Humane society set to offer spay neuter clinic

Published 10:00 pm Monday, September 22, 2008

In an effort to further reduce the number of stray and unwanted dogs and cats in Pike County, the Humane Society of Pike County will again offer a spay and neuter clinic beginning Oct. 1.

“We are very excited because this is the first time that we have been able to offer the spay and neuter clinic twice in one year,” said Susan Jinright, society treasurer. “We are able to offer the clinic again this fall because of the generosity of those who realize that this program is a way to greatly reduce the number of abandoned and neglected dogs and cats in Pike County.

“We offered the clinic in March and 305 people took advantage of the opportunity to have their dogs and cats spay or neutered at a reduced rate.”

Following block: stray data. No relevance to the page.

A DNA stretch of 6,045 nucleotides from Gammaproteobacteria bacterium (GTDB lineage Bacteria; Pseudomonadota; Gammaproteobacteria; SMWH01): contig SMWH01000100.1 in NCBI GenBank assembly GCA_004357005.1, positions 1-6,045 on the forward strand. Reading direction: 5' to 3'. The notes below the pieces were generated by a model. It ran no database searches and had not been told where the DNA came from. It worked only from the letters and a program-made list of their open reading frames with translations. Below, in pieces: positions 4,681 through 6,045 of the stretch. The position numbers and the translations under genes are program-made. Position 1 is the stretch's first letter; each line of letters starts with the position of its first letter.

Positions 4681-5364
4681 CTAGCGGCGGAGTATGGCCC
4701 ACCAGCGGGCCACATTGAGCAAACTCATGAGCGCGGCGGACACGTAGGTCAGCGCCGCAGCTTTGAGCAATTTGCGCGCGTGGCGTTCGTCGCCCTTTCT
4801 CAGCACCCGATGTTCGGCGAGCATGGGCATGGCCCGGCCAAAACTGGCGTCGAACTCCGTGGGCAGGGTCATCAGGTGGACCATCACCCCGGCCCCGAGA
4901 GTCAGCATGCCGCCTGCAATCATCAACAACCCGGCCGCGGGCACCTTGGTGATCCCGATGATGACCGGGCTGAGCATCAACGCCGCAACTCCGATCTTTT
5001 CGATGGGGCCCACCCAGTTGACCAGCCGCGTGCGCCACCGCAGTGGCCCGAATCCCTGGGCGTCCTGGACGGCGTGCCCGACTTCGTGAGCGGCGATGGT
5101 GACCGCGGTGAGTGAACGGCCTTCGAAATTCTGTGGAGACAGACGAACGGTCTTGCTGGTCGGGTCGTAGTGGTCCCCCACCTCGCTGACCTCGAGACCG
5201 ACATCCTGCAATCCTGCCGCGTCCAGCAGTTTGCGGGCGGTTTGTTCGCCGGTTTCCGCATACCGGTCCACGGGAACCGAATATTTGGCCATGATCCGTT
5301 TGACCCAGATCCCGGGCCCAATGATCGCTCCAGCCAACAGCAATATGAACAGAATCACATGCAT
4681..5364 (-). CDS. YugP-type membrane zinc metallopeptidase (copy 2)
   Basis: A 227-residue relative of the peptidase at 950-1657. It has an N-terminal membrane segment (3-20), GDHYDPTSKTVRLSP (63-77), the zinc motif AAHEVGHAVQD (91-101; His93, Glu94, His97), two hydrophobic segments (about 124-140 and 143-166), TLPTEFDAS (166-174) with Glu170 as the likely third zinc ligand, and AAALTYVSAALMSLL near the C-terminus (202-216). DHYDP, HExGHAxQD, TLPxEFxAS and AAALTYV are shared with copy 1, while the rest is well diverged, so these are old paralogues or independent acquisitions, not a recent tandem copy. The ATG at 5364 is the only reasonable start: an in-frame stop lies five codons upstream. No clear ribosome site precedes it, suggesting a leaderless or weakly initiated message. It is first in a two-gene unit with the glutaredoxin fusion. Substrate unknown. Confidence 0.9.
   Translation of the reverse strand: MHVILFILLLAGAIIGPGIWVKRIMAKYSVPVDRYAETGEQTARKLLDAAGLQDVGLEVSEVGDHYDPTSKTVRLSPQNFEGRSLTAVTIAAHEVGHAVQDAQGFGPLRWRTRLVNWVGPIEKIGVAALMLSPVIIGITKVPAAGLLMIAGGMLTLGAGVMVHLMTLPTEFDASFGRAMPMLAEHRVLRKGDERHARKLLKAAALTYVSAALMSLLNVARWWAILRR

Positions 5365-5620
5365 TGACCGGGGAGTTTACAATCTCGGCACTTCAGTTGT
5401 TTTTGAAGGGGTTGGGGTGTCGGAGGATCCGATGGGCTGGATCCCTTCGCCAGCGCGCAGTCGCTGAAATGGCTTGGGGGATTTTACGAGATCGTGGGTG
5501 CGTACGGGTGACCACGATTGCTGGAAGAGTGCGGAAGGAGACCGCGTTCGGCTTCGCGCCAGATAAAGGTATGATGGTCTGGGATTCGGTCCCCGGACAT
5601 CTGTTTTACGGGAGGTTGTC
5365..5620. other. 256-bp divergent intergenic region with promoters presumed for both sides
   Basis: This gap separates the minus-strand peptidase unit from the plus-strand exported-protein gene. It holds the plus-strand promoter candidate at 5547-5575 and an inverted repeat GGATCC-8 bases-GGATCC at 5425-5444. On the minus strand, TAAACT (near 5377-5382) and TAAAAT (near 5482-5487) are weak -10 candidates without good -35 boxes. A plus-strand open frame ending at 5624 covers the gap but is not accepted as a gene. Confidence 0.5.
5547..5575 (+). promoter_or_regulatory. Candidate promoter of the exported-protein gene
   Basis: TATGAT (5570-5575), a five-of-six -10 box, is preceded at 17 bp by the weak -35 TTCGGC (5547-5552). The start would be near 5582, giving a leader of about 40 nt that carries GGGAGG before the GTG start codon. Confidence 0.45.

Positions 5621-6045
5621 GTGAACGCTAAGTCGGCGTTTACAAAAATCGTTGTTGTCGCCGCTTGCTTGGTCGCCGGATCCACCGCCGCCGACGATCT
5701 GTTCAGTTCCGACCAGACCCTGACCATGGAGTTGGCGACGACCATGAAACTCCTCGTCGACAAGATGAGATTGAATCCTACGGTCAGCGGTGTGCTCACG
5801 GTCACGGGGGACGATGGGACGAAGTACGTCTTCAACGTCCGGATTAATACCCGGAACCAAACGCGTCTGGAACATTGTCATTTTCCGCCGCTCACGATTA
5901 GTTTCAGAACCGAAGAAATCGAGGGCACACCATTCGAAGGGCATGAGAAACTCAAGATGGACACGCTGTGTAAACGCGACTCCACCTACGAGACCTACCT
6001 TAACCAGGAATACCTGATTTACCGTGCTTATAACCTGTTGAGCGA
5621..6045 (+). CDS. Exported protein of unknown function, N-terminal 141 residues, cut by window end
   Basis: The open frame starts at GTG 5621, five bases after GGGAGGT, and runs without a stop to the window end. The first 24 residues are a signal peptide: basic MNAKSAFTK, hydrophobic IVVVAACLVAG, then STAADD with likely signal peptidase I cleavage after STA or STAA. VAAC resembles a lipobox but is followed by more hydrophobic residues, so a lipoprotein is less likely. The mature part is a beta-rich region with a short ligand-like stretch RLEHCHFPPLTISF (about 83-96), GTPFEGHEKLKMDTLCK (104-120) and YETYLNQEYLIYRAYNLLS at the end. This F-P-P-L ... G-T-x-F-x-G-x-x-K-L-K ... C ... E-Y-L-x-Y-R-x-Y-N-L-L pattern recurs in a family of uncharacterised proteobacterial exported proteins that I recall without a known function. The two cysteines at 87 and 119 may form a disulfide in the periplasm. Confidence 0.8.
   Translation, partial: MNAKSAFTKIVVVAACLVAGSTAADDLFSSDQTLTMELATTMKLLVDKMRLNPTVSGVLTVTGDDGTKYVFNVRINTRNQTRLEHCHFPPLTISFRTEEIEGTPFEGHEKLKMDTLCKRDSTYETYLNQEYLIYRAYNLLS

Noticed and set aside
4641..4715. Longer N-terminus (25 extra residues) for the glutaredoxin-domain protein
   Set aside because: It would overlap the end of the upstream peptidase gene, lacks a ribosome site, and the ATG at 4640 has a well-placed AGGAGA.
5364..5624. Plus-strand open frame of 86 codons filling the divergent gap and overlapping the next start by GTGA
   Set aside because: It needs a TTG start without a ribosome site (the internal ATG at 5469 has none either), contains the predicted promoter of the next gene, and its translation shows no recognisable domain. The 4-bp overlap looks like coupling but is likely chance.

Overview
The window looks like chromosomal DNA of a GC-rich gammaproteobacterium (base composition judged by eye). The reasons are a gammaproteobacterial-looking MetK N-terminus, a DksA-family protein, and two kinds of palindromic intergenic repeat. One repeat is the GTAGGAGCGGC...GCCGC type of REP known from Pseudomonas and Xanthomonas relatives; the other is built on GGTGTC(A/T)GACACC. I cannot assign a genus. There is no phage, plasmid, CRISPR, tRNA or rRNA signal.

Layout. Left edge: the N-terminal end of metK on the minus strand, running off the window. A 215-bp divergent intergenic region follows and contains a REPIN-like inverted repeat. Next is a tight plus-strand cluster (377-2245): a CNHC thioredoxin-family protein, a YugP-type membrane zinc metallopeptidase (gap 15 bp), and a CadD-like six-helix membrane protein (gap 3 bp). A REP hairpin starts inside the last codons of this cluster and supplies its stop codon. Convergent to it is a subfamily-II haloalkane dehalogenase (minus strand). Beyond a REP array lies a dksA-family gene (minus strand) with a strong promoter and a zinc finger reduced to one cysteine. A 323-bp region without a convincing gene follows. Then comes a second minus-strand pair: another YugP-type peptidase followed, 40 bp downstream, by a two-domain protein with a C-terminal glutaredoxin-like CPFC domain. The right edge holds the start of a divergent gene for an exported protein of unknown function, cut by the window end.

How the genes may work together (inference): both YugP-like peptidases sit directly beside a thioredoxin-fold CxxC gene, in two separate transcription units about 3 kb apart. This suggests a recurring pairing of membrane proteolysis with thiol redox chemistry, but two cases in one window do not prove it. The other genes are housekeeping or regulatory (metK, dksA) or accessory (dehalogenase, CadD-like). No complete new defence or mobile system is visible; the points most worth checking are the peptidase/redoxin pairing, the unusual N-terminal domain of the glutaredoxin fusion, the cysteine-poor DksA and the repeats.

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Through the spay and neuter program, any citizen of Pike County may take his or her dog or cat to any one of the four veterinarian clinics in the county for the procedures.

“You need to call ahead and make an appointment for the procedure,” Jinright said. “When billed, say that you are participating in the Humane Society of Pike County’s spay and neuter clinic and $40 will be deducted from the total charges.

“This clinic is also available to Troy University students who present their ID cards.”

The Humane Society of Pike County has been conducting spay and neuter programs for 10 years.

“Some of those years, the clinics were intermittent depending on available money,” Jinright said. “But since 2003, the clinics have been held on an annual basis with about 300 procedures being performed at each clinic.”

Jinright said local animal control officers have said that the spay and neuter clinics have helped to reduce the number of stray and unwanted dogs and cats throughout the county.

Jinright said about $12,000 is available for the 2008 fall clinic.

“The 2008 clinic will run through the month of October or until the money runs out,” she said. “The Humane Society of Pike County would like to thank those whose donations have made these clinics possible and to reduce the number of diseased and suffering animals.”